Health and Medical News and Resources

General interest items edited by Janice Flahiff

Electronic medical records improve quality of care in resource-limited countries, study suggests

Electronic medical records improve quality of care in resource-limited countries, study suggests

From the March 18 2011 Science Daily news item

ScienceDaily (Mar. 18, 2011) — A new study [Abstract***], conducted by researchers from the Regenstrief Institute and the schools of medicine at Indiana University and Moi University, is one of the first to explore and demonstrate the impact of electronic record systems on quality of medical care in a developing country….

…This work is particularly significant because of the many medical errors that occur in settings where too few skilled health-care providers deal with a large patient population with critical illnesses. In developed countries, patients with HIV are often seen by infectious disease specialists for their HIV care. In contrast, a large number of HIV-positive patients in resource-limited countries like Kenya are taken care of by clinical officers whose level of training is similar to that of nurse practitioners. The combination of overworked staff with limited training, increasingly busy clinics, the challenges of providing chronic disease management, and the difficulty of keeping up-to-date often results in suboptimal patient care.

***For suggestions on how to get this article for free or at low cost click here

Related articles

Towards electronic healthcare centred on the patient (Science Daily)

A vast computer based glossary of healthcare terms culled from so-called e-health tools, medical news sites, telemedicine applications, home care-management systems, internet-based public health records, and even health-oriented and medical blogs could help improve the relationship between patients and healthcare workers, according to new research.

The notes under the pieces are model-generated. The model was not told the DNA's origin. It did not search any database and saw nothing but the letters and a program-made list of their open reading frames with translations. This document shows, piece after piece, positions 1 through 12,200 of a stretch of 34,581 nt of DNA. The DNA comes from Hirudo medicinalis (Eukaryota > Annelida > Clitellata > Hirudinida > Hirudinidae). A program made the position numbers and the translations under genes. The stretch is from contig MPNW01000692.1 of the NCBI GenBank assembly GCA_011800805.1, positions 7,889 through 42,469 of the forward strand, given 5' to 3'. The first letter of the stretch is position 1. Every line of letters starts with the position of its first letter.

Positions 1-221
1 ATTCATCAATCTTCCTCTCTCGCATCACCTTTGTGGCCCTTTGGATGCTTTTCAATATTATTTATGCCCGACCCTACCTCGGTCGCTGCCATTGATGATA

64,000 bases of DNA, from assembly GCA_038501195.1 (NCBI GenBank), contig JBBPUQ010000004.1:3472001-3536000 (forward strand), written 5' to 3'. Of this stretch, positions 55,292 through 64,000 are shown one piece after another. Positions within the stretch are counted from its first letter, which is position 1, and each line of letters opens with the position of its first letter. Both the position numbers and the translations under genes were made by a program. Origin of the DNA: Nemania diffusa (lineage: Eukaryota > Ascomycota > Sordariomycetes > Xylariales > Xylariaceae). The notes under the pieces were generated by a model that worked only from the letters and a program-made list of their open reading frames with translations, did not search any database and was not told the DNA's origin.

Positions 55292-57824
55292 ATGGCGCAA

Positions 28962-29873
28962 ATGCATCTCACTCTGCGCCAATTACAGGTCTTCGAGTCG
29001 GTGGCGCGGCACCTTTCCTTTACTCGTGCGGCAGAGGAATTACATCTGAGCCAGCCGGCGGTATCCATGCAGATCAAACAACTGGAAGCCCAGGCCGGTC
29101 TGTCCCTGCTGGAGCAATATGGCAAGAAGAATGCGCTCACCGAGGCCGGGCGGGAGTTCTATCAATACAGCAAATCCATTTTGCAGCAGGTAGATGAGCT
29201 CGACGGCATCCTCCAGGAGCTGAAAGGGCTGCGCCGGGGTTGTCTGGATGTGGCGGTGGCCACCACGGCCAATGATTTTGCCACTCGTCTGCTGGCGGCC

Abstract is here

For suggestions on how to get this article for free or at low cost, click here


March 22, 2011 Posted by | Medical and Health Research News | , , , , , , , , | Leave a comment

Hospitals Often Fail to Follow Up on Tests, Study Says

Hospitals Often Fail to Follow Up on Tests, Study Says
Findings point to a ‘substantial problem, which impacts on patients’ safety’

HealthDay news image

 

TUESDAY, Feb. 8 (HealthDay News) — As many as 75 percent of hospital tests are not followed up and this failure can have serious consequences for patients, including delayed or missed diagnoses and even death, according to a new study.

Researchers analyzed 12 international studies and found that between 20 percent and 61 percent of inpatient test results, and between 1 percent and 75 percent of tests on emergency care patients, were not followed up after patients were discharged.

Follow-up was least likely for critical test results and results for patients moving between health care settings, such as from inpatient to outpatient care or to general practice.

Rates of missed results were equally high for paper-based records systems, fully electronic systems and those that used a combination of paper and electronic records.

The study is published Feb. 8 in the journal BMJ Quality and Safety.

“There is evidence to suggest that the proportion of missed test results is a substantial problem, which impacts on patients’ safety,” the researchers concluded in a journal news release.

SOURCE: BMJ Quality and Safety, news release, Feb. 7, 2011

 

 


February 10, 2011 Posted by | Medical and Health Research News | , , | Leave a comment

   

%d bloggers like this: